Cocaine Addiction Therapy Reduces HIV Risk
SEPTEMBER 01, 2003
A 12-step counseling program may help people addicted to cocaine reduce their drug habit and significantly decrease their HIV risk as well. In a report recently published in the Journal of Acquired Immune Deficiency Syndromes, researchers discussed changes in HIV risk among 487 people undergoing treatment for cocaine addiction. The participants who received both individual and group drug counseling had the most improvement. After 6 months, average cocaine use went from 10 days per month to 1 day per month. HIV risk reduction corresponded with less drug use and improvement in psychiatric symptoms. Race, gender, sexual orientation, or the presence of antisocial personality disorder did not alter the results.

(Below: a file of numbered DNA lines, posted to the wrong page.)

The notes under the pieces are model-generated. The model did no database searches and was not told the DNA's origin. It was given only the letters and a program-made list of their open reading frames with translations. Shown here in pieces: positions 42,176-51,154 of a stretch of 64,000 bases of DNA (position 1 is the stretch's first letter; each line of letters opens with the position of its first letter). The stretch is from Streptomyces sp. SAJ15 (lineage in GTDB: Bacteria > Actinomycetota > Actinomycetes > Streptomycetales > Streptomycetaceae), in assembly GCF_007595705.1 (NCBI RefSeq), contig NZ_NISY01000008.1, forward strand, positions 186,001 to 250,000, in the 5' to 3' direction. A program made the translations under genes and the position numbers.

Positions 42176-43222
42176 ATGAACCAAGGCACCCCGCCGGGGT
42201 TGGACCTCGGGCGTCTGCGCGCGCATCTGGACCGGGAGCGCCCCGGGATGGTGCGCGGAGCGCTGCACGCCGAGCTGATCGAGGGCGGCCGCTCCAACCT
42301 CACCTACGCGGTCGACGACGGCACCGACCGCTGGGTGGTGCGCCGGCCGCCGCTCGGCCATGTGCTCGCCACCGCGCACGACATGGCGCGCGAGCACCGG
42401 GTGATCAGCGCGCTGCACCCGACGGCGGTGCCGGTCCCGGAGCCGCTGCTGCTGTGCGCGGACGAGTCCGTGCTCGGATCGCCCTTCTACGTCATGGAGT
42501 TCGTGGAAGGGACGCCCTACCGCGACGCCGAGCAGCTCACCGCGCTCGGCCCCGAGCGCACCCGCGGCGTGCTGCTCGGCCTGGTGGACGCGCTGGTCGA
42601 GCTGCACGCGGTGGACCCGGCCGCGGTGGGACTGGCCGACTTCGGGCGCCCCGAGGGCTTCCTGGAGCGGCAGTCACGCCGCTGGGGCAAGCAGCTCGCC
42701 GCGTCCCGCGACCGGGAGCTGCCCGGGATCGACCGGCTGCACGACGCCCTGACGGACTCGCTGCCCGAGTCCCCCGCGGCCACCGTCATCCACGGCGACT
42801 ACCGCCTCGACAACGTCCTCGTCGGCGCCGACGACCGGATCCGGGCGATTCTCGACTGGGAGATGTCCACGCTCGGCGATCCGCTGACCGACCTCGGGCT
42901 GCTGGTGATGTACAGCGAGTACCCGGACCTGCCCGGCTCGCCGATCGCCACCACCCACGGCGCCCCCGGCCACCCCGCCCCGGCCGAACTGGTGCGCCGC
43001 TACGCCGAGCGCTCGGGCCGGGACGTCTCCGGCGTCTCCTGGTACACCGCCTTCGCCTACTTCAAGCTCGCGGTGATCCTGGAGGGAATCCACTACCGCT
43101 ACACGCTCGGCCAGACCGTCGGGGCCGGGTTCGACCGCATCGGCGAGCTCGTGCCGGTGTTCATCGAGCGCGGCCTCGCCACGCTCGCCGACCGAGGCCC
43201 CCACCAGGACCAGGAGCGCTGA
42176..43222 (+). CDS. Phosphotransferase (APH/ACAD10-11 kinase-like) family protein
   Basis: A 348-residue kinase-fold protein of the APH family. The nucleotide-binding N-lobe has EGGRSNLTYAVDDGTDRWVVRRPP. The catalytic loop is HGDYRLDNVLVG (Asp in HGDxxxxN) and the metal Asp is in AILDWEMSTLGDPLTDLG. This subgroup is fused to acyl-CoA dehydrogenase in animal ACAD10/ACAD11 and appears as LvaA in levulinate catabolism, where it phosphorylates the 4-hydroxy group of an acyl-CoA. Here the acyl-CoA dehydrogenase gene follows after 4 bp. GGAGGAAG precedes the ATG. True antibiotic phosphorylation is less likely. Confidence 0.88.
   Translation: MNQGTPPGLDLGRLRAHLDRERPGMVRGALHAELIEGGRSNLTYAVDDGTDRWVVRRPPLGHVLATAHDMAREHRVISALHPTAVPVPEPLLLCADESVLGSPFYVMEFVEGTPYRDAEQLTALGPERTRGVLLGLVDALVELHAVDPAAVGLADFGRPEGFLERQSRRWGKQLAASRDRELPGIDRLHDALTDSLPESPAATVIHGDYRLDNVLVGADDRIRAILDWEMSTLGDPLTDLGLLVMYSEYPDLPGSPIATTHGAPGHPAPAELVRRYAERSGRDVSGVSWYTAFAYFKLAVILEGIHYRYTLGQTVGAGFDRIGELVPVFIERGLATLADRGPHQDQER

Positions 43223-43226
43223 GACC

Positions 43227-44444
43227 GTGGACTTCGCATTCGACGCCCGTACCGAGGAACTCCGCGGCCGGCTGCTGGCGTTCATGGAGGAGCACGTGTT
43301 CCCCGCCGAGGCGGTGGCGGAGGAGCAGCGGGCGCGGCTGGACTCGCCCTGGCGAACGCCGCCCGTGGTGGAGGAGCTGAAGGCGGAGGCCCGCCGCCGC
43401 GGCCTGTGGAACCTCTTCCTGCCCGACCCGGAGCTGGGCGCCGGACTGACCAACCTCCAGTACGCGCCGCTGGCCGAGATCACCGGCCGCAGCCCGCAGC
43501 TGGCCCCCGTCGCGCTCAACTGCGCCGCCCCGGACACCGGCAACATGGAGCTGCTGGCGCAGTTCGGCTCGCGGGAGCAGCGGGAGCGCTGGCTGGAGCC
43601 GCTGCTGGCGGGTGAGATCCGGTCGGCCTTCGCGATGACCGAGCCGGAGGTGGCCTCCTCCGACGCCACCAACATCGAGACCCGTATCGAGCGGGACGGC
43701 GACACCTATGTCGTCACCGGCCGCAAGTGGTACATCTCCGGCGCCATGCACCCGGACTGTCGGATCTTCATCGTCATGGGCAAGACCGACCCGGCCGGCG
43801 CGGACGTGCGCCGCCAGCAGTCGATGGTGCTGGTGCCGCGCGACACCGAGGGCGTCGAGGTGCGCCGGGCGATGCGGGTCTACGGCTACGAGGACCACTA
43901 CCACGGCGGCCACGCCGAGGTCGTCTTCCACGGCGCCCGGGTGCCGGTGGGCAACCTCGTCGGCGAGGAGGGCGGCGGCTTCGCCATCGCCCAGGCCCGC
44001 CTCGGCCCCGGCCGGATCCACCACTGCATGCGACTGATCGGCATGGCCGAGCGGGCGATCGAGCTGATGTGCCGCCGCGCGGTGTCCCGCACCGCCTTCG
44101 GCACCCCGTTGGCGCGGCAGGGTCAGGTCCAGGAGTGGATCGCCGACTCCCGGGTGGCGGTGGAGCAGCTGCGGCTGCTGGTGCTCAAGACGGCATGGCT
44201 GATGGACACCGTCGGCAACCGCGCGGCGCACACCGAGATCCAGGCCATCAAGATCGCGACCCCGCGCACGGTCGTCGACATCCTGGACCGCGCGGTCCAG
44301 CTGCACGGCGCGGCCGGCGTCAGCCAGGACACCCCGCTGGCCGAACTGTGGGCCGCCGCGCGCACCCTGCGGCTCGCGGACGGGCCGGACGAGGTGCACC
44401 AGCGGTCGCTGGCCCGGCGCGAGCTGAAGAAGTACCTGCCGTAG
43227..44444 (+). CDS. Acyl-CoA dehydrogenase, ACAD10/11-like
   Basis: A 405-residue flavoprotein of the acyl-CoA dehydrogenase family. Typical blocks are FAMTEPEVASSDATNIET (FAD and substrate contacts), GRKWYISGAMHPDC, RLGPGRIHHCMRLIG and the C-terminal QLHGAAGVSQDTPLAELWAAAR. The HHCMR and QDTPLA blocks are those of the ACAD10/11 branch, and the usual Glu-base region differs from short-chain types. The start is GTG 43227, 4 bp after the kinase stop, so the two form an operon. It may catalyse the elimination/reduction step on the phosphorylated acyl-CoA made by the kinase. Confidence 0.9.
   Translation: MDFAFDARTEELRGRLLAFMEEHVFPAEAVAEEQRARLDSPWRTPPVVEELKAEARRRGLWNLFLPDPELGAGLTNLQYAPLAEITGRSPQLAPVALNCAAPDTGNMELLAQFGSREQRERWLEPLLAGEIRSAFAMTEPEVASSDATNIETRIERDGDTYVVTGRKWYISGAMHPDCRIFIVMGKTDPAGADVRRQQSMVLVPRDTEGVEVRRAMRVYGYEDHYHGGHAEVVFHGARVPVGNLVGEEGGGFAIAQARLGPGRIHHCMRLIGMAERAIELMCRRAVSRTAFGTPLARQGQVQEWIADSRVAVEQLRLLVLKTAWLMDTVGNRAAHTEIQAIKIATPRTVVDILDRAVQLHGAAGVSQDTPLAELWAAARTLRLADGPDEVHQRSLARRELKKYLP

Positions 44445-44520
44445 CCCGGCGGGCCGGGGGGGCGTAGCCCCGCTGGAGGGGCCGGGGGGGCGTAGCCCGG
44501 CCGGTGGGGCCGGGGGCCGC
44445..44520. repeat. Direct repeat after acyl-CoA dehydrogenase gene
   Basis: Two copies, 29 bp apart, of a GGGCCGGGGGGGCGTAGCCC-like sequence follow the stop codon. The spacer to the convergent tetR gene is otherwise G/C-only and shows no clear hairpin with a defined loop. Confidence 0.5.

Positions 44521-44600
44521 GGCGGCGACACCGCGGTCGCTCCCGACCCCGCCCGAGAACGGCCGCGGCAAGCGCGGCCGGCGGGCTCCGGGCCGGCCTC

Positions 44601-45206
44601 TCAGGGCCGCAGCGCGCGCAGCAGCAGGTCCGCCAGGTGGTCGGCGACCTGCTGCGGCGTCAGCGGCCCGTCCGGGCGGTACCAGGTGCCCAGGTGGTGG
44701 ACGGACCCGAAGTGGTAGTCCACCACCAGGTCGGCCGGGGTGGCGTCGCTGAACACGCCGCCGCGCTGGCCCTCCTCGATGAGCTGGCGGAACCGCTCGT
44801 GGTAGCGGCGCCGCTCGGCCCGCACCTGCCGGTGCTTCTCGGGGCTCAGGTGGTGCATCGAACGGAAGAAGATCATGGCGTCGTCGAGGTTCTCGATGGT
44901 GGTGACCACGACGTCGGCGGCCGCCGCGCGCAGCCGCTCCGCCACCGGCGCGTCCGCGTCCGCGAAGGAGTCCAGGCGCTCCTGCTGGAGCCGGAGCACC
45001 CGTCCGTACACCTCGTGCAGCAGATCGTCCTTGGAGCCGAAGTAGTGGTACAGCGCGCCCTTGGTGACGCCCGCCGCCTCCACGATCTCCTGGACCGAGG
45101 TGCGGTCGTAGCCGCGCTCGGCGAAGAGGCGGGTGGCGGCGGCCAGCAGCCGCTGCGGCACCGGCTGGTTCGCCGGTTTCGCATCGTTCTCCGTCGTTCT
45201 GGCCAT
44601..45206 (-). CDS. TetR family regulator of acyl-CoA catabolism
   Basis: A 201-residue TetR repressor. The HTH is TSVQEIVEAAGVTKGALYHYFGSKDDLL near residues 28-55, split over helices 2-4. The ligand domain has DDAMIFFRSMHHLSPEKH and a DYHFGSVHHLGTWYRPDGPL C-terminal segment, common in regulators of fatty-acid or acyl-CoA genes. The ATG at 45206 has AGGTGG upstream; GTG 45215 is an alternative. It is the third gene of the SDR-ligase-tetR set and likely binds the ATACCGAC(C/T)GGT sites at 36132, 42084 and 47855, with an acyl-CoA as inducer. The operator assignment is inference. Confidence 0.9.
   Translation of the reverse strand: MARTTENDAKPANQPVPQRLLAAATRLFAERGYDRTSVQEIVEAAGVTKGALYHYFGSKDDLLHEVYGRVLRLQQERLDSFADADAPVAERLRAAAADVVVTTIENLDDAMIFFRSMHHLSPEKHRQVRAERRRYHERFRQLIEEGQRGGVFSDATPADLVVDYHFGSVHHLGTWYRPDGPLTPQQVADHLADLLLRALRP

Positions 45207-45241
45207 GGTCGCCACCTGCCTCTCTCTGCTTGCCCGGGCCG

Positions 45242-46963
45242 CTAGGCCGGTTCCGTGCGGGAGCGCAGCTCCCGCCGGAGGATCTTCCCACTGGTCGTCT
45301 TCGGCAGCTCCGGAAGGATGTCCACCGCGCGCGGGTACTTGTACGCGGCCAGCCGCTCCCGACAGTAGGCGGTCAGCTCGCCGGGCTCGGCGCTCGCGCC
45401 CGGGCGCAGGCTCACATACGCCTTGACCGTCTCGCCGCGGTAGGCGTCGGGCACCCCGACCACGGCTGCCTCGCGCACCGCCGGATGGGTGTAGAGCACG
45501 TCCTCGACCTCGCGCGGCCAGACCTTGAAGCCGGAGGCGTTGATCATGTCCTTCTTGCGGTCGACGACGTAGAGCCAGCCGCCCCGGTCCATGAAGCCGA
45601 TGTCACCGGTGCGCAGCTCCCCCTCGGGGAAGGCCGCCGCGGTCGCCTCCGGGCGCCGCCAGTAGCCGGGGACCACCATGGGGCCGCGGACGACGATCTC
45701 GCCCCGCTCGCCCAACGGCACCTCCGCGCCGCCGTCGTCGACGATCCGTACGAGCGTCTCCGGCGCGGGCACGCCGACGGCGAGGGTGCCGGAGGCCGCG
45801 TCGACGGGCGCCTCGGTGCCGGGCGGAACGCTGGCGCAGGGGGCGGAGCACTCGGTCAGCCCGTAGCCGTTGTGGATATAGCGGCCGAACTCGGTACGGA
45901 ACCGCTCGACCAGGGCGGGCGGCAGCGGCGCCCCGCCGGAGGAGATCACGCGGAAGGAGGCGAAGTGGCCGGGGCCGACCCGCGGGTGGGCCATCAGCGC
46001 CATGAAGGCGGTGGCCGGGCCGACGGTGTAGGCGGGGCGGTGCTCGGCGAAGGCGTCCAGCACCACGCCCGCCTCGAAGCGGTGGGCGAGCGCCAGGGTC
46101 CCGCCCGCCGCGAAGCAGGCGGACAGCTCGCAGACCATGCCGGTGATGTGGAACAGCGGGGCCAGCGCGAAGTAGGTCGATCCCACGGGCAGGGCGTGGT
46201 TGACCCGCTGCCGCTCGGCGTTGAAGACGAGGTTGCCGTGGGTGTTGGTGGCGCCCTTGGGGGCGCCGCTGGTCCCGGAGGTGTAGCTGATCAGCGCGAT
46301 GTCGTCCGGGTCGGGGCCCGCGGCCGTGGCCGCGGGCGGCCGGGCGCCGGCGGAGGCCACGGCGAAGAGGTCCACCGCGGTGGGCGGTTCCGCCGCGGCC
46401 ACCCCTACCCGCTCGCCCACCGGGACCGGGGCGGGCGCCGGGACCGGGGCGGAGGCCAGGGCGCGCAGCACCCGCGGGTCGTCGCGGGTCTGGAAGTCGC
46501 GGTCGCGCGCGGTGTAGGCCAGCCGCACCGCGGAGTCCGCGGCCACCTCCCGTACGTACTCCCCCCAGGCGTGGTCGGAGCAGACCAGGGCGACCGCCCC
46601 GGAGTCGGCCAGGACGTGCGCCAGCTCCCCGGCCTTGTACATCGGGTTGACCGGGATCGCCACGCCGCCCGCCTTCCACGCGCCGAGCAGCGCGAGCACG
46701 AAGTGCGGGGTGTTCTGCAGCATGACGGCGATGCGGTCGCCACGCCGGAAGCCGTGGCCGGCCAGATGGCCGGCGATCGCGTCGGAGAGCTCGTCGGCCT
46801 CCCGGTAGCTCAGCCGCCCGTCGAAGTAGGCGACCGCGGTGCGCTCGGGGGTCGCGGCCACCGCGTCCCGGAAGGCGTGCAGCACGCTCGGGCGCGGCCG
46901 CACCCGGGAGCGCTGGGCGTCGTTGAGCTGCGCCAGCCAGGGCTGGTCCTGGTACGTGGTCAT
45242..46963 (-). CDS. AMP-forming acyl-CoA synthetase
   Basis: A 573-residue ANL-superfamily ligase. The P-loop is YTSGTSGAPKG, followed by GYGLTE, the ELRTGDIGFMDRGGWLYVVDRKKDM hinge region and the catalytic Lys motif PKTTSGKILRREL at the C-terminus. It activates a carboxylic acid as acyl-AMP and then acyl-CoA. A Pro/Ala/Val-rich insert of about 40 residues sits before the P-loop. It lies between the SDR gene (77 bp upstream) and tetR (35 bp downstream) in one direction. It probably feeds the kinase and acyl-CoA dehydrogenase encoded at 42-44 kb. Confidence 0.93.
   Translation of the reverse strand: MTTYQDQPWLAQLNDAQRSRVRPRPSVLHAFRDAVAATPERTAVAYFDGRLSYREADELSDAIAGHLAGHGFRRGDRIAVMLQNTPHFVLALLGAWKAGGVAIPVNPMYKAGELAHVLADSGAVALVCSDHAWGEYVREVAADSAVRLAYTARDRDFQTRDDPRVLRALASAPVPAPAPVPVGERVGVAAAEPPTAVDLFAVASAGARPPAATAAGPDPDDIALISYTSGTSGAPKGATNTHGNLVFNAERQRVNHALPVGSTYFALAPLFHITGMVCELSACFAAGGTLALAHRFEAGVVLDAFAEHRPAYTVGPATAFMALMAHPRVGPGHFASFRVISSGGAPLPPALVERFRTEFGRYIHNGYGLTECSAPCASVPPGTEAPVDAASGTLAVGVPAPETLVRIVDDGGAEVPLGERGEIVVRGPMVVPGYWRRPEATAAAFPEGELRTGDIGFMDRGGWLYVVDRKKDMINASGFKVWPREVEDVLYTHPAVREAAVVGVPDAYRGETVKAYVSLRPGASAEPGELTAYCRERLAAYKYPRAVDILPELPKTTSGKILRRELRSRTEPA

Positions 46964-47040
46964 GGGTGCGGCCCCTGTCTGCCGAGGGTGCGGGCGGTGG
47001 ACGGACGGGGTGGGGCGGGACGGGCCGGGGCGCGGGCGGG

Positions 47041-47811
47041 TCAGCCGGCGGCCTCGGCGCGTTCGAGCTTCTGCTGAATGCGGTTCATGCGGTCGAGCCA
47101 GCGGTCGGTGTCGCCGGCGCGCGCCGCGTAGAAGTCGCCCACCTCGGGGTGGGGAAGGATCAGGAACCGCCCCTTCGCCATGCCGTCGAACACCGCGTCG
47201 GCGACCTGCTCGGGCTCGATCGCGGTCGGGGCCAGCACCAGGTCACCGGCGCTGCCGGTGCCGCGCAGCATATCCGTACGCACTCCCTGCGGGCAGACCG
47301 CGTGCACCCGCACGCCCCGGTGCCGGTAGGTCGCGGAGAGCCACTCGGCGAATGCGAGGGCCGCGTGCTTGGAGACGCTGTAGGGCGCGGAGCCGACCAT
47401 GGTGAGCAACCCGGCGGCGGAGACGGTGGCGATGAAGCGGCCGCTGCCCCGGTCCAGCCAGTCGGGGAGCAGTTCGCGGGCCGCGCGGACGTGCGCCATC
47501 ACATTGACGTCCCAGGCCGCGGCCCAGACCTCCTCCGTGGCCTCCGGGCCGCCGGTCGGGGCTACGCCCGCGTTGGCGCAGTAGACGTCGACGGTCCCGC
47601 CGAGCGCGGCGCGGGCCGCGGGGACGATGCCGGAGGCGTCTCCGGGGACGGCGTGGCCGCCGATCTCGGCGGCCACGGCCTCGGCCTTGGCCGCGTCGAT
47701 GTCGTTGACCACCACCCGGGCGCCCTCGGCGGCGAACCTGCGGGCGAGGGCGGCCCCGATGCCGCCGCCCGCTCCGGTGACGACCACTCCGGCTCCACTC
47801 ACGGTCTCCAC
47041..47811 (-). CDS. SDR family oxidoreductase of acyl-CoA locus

AF Risk Increases with More Pregnancies
One study linked multiple pregnancies to an increased risk of developing atrial fibrillation later in life, and another investigated the association between premature delivery and cardiovascular disease.